What are shares?

If you want to profit from a company’s performance, then trading shares is the way to do it. We explain what they are and the key things you need to know.

Amazon, HSBC, Rolls Royce, BP, Microsoft – examples of famous companies whose shares are traded on stock exchanges around the world.

But what is a share?

A share is simply a unit of ownership in a company. If you own a share then you own a part of that company.

For example, if a company issues 10,000 shares and you buy 100, then you own 1% of that company. If the company performs well, then the share price will rise. If it performs badly, then the share price will fall.

Can I trade shares in any company?

No. You can only trade publicly available shares in companies that have floated on the stock market. When this happens, it is known as an initial public offering (IPO) and the company is regarded as a ‘public company'.

What's the difference between stocks and shares?

The two terms often used interchangeably with each other.

  • Shares refer to ownership in a specific company
  • Stocks refer to ownership in general terms

It's worth noting that shares are also known as equities.

A major reason why companies decide to go public is to generate massive investment. This is because when you buy a share, the company receives that money in exchange for your ownership in it.

For example, when Facebook (now Meta) went public, it made a historic $16 billion.*

*Source: Forbes, 2012: Facebook Raises $16 Billion in Historic IPO

Public vs private

However, despite the lure of major investment, many large companies choose to remain private.

Private companies are not listed on stock exchanges. However, they can still offer shares privately e.g. to its employees and select investors.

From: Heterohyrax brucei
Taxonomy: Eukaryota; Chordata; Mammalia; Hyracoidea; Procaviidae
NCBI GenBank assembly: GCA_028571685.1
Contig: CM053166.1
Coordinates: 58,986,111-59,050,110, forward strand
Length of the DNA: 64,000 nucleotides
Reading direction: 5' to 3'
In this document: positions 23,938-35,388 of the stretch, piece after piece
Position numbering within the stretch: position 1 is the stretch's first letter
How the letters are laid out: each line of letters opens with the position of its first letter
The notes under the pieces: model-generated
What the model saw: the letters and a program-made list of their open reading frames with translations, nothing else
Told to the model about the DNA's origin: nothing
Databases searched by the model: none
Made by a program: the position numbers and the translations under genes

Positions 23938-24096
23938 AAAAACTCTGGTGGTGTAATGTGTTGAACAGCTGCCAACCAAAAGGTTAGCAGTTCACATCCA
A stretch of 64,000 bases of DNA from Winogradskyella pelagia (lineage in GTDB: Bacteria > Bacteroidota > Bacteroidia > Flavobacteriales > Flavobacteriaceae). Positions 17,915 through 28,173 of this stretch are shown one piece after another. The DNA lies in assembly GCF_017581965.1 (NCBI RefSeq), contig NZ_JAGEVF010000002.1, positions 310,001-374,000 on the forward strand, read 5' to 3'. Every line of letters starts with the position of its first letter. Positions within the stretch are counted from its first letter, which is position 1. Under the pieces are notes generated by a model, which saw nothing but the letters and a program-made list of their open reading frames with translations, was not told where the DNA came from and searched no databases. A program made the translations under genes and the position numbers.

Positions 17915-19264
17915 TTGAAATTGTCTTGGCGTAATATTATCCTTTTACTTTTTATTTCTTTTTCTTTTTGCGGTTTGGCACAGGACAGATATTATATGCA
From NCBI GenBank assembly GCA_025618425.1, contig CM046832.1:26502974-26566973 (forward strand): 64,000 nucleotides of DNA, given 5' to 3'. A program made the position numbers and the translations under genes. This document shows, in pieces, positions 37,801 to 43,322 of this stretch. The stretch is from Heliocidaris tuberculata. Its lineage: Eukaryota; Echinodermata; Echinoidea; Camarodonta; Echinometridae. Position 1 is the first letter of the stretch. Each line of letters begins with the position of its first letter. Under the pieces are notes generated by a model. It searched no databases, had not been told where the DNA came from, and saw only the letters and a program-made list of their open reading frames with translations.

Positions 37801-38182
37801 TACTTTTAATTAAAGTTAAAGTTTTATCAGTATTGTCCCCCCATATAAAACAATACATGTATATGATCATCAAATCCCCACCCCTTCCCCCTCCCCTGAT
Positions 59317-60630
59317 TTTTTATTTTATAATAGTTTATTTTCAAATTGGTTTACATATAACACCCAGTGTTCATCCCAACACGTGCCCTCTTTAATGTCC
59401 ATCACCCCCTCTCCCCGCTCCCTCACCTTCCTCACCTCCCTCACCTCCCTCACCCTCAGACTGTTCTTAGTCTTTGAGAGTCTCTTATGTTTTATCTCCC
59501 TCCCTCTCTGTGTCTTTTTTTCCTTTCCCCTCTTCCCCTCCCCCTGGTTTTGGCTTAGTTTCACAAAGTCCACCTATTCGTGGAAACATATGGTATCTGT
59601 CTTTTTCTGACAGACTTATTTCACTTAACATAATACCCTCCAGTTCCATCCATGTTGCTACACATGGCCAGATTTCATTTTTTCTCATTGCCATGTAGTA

The advantages of remaining private are:

  • The risk of an IPO – a lot of time, effort and cost goes into an IPO and there’s always the danger that the shares might not sell
  • Lower reporting standards – in America, the US Securities and Exchange Commission (SEC) demands that public companies produce annual reports and are independently audited
  • Loss of control – private companies don’t answer to shareholders and can keep their business plans under wraps

Examples of big private companies include Deloitte, Subway, Huawai, Aldi, and Bosch.

Where are shares traded?

Shares are traded on stock exchanges. The role of an exchange is to provide a safe and regulated environment where shares can be traded, and to ensure that companies listed on the exchange meet strict corporate governance standards.

Exchange opening times

Stock exchanges are not open 24/7. They have opening and closing times. Keep in mind the different time zones because you can’t trade a share if the exchange is closed.

Ring the bells!

The ringing of the New York Stock Exchange bell is a notable even, with Ronald Regan and Sylvester Stallone as some of the most famous people to open the exchange.

New York Stock Exchange (NYSE)

Open Mon-Fri, 9.30am – 4pm (EST) 

Founded in 1792, the NYSE is the largest stock exchange by market capitalisation the world – greater than the NASDAQ, London Stock Exchange and Tokyo Stock Exchange combined.*

Notable companies listed on the exchange are Alibaba, Johnson & Johnson and Wal-Mart.

NASDAQ

Open Mon-Fri, 9.30am – 4pm (EST) 

Located in New York, the NASDAQ (National Association of Securities Dealers Automated Quotations) is the second biggest exchange in the world.

It is a tech-focused exchange and includes such giants as Apple, Amazon, Intel, Cisco and Microsoft.

London Stock Exchange (LSE)

Open Mon-Fri, 8am – 4.40pm (GMT) 

First founded in 1698 as the Royal Exchange, the London Stock Exchange is the largest exchange in Europe.

Listed companies include Unilever, BP, GlaxoSmithKline, HSBC and Royal Dutch Shell.

Tokyo Stock Exchange

Open 9am – 11.30am then 12.30pm – 3.00pm (JST)

Founded in 1878, the Tokyo Stock Exchange is the largest in Asia. Listed companies on the exchange include Sony, Toyota and SoftBank.

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*Statistica, Largest stock exchange operators, listed by market cap of listed companies 2020